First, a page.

The COVID-19 pandemic forced our industry into a new way of operating. As stay-at-home orders were issued, everyone, including the Lochmueller Group Public Involvement (PI) team, had to shift their in-person efforts to include virtual options to keep time-sensitive projects on schedule. One thing became clear as restrictions eased and gatherings became possible again: the virtual component of PI would remain. Providing information and receiving feedback in a way that allowed the public to participate from any place at any time removed barriers to participation. From a pandemic necessity to a modern outreach tool, the Lochmueller PI team is using the skills gained during COVID to create engaging and meaningful involvement.
According to INDOT, the public involvement process includes public hearings, public meetings, and open houses. Public hearings are federally required meetings to help with decision making during the project development phase. Public meetings include formal presentations, a chance for the public to comment, and a detailed display. Open houses are a means of receiving public input on proposed projects before programming and funding.
When the pandemic hit, our team was challenged with a more digital approach compared to the typical in-person events. How do you get community feedback on a project without giving an in-person presentation? How do you foster community participation when you can’t meet or talk face-to-face? Thanks to technological advancements, our PI team was able to adapt quickly.
In-person public meetings and open houses turned virtual via Zoom, Google Meet, or Microsoft Teams, allowing community members to join via phone, computer, or tablet. Surveys were administered online to gather project feedback. With the help of project websites, social media platforms, and emails, narrated PowerPoint presentations, project update videos, and newsletters were uploaded for all to see. Also on project websites, community members could utilize interactive mapping activities to be aware of project areas to avoid.
Although we were hesitant with the transition originally, many saw participation in the public involvement process actually increase. The virtuality of meetings and information sharing allowed for community members to access and attend wherever they were at. Busy working parents, those with impaired mobility, etc. were able to participate and attend at a time and in a way most convenient to them. The mix of information outlets still created space for dialogue and active participation, just in a way that we had never experienced before.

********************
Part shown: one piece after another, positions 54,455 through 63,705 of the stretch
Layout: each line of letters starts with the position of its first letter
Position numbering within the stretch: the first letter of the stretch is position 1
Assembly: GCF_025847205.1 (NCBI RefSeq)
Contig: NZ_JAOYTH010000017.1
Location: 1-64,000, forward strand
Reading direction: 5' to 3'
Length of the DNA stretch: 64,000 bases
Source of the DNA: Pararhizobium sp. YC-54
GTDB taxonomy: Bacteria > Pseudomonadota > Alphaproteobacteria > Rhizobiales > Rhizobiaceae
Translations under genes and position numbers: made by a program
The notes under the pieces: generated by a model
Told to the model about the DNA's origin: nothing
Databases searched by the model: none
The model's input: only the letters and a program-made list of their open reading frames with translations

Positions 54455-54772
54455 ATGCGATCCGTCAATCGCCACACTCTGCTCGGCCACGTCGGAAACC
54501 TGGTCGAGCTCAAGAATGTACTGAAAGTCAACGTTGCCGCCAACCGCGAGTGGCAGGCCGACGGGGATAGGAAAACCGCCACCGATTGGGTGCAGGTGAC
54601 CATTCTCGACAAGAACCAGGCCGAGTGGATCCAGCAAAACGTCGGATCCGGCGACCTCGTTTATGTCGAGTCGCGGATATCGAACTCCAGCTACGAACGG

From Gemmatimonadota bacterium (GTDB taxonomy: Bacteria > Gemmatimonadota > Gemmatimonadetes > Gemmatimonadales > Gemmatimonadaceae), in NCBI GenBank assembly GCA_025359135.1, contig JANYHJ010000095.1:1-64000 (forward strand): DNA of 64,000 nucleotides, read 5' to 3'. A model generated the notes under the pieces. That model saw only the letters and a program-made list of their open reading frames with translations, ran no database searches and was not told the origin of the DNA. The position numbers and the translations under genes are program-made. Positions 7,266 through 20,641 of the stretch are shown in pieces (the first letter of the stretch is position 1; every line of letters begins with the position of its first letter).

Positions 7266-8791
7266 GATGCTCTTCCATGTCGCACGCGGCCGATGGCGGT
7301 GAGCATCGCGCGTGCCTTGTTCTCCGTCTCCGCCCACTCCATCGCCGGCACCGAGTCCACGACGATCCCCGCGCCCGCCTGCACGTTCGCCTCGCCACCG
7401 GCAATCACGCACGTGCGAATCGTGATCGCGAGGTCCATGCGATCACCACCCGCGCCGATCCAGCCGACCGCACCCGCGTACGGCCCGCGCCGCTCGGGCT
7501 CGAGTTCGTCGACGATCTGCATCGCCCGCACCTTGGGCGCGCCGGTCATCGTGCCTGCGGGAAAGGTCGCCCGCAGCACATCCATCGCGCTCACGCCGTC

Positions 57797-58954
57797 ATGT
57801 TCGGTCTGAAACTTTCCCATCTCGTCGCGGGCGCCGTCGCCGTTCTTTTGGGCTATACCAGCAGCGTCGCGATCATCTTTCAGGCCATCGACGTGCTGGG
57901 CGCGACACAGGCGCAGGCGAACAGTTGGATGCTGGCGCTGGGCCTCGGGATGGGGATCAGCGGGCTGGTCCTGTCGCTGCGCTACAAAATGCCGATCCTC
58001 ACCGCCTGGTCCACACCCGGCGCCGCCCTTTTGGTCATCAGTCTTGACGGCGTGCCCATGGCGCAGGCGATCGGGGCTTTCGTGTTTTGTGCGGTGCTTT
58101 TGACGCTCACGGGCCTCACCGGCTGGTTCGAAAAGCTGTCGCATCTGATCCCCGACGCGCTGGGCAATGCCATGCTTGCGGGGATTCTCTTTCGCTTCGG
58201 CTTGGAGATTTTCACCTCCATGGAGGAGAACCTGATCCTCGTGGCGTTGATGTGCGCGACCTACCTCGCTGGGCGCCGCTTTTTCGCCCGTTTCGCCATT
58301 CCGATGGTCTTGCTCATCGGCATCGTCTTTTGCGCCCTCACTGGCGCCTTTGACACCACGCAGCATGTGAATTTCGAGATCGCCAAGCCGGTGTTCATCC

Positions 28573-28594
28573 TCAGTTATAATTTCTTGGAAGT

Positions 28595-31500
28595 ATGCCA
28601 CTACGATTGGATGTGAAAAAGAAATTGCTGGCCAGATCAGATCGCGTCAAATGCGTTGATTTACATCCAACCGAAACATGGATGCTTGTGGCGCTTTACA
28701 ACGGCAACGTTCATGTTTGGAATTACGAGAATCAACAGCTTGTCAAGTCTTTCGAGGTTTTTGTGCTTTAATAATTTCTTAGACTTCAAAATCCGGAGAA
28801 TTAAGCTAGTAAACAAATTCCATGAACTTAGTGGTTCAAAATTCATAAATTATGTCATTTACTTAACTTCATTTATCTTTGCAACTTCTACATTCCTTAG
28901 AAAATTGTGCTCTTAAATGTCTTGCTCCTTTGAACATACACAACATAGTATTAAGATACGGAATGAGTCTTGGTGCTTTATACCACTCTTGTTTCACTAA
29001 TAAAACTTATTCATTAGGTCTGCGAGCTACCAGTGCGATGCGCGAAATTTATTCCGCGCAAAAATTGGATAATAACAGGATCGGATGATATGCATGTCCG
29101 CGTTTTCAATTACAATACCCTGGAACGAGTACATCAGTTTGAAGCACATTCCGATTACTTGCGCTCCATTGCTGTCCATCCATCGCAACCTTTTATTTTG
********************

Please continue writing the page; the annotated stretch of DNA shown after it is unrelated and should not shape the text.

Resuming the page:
The Bike Decatur Regional Bicycle Plan for the City of Decatur, Illinois, was one of many projects whose public involvement was affected by the pandemic. Because in-person gatherings were limited, our team relied on a suite of low-contact solutions to continue to advance the project.
• A project website provided information and updates to the public and served as a platform to gather feedback.
• A series of stakeholder interviews were conducted with partner agencies, community leaders, and elected officials.
• Multiple interactive virtual public open houses were held.
• An online survey enabled people to give detailed feedback on their perceived successes and shortcomings of the existing bicycle transportation network.
• The project team hosted a Bicycle Design Training workshop for staff and local agencies and professionals.
• An interactive online mapping activity allowed the public to identify barriers or unsafe locations, gaps in the active transportation network, destinations, and new or improved routes.
• Social media was used to disseminate information and promote open houses.
The use of virtual means may have started with the COVID-19 pandemic, but it has quickly become the new norm. The future of public involvement is neither entirely in-person nor entirely virtual, but rather a blend of the two. We look forward to continuing the use of technology in our public involvement efforts, whether that be incorporating virtual options or including new technological advancements like virtual reality. Stay tuned for more exciting projects to come, and don’t forget to get out and share feedback on upcoming changes in your community!